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Ottawa imposes its consumer carbon price plan on 3 Atlantic provinces next summer

Click to play video: '3 Atlantic provinces to be subject to Canada’s carbon price plan next summer: Guilbeault'
3 Atlantic provinces to be subject to Canada’s carbon price plan next summer: Guilbeault
WATCH: Environment Minister Steven Guilbeault announced on Tuesday that Newfoundland and Labrador, Prince Edward Island and Nova Scotia will be subject to the federal consumer carbon price next summer, with their residents getting the quarterly rebate cheques meant to prevent households from being worse off financially as a result of the program – Nov 22, 2022

Three Atlantic provinces will be subject to the federal consumer carbon price next summer, with their residents getting the quarterly rebate cheques meant to prevent households from being worse off financially as a result of the program.

Environment Minister Steven Guilbeault announced the change Tuesday after a federal review determined the provincial systems in Newfoundland and Labrador, Prince Edward Island and Nova Scotia would no longer meet federal standards.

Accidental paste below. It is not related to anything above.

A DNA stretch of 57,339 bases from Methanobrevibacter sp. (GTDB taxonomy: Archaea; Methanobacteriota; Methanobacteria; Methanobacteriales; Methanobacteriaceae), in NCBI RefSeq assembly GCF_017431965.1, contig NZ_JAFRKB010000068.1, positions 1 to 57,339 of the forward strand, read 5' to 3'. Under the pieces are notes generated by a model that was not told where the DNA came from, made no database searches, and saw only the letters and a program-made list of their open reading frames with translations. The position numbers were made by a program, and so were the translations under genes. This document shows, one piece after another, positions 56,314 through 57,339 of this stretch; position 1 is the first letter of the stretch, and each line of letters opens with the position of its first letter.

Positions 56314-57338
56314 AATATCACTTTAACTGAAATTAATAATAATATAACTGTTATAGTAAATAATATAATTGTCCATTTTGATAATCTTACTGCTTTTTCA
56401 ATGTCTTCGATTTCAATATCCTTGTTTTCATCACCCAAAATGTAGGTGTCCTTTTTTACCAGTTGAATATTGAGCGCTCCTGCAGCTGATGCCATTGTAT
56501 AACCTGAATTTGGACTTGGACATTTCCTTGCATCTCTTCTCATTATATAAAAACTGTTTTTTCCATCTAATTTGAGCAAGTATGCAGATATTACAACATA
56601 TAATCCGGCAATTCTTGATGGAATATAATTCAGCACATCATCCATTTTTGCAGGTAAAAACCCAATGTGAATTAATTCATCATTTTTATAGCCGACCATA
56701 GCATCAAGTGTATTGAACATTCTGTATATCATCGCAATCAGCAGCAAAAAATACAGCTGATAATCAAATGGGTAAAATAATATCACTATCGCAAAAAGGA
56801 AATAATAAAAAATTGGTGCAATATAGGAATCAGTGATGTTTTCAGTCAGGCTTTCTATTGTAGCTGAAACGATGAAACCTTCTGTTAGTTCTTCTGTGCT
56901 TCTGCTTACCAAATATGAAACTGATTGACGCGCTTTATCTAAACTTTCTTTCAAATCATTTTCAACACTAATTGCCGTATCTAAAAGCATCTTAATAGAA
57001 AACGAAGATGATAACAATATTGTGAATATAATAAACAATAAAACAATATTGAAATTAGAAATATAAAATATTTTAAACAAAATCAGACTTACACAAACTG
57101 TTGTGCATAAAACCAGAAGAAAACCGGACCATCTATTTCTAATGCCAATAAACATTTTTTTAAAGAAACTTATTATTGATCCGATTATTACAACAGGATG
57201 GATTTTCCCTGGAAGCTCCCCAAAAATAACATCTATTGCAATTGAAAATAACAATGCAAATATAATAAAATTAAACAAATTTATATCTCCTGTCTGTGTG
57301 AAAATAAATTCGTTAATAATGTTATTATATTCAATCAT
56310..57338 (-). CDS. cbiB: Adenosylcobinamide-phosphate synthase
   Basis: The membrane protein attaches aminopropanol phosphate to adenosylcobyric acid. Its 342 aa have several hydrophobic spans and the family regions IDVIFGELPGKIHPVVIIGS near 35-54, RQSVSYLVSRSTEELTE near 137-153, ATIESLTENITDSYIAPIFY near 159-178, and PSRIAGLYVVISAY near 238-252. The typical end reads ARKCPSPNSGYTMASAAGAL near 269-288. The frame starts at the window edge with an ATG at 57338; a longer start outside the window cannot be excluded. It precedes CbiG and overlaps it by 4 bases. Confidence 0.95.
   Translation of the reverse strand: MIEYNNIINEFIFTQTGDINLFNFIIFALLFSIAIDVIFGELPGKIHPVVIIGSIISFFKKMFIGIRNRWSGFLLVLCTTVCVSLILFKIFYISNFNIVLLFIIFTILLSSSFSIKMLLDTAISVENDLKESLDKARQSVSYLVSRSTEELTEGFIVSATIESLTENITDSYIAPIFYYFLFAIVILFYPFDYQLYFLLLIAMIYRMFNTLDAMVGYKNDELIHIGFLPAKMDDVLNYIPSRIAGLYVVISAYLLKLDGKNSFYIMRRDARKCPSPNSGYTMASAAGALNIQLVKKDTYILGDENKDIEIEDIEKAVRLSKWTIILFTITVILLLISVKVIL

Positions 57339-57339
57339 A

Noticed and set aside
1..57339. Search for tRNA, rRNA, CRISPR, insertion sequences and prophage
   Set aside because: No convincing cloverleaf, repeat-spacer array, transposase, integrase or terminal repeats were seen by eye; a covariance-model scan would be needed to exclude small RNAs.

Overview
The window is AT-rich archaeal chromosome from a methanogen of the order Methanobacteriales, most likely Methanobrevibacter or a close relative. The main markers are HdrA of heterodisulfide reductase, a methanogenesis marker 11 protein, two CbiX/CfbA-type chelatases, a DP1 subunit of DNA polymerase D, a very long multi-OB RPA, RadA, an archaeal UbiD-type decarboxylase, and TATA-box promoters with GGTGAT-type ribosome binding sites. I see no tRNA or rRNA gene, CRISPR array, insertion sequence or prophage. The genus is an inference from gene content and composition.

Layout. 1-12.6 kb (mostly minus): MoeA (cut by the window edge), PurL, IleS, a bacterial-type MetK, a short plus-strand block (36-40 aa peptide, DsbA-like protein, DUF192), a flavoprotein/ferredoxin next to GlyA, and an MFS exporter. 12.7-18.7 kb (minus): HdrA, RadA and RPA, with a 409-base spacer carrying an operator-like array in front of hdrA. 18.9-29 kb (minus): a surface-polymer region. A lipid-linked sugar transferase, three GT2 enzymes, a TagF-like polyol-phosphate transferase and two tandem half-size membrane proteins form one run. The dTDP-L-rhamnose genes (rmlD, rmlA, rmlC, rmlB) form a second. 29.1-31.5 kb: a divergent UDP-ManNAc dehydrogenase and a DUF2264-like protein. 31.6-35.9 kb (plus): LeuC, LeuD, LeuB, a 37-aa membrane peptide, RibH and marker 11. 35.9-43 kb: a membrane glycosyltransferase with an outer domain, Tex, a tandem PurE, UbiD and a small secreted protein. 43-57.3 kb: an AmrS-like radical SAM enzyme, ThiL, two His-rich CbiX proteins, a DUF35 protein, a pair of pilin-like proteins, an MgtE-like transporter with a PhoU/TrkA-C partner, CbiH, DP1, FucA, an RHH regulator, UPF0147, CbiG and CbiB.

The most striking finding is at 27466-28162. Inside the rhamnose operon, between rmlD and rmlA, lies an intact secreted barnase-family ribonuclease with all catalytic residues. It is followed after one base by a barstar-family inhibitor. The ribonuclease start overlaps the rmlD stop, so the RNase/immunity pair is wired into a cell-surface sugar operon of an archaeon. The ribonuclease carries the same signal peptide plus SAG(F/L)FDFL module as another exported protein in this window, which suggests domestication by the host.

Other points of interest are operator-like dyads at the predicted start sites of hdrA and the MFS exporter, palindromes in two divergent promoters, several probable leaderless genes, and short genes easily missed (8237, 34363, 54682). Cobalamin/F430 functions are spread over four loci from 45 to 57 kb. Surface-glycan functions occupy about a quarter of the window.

The three provinces were able to use a provincial pricing program since the national requirements took effect in 2019, but that will no longer be the case after stronger federal carbon-pricing rules kick in next year.

Click to play video: 'Federal carbon price plan expanding to three Atlantic provinces'
Federal carbon price plan expanding to three Atlantic provinces

Read more: COP27: Canada urging countries to expand use of carbon pricing

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By July 2023, only British Columbia, Quebec and New Brunswick will have provincial carbon-pricing systems for individuals and businesses with lower levels of emissions.

The pricing program for big emitters will apply only in Manitoba and Prince Edward Island after Saskatchewan moved to include natural gas pipelines and power plants in its provincial program.

The announcement suggests political battles between Ottawa and provinces over whether pollution from big industry should come with a cost are settled, while consumer carbon pricing remains an open debate.

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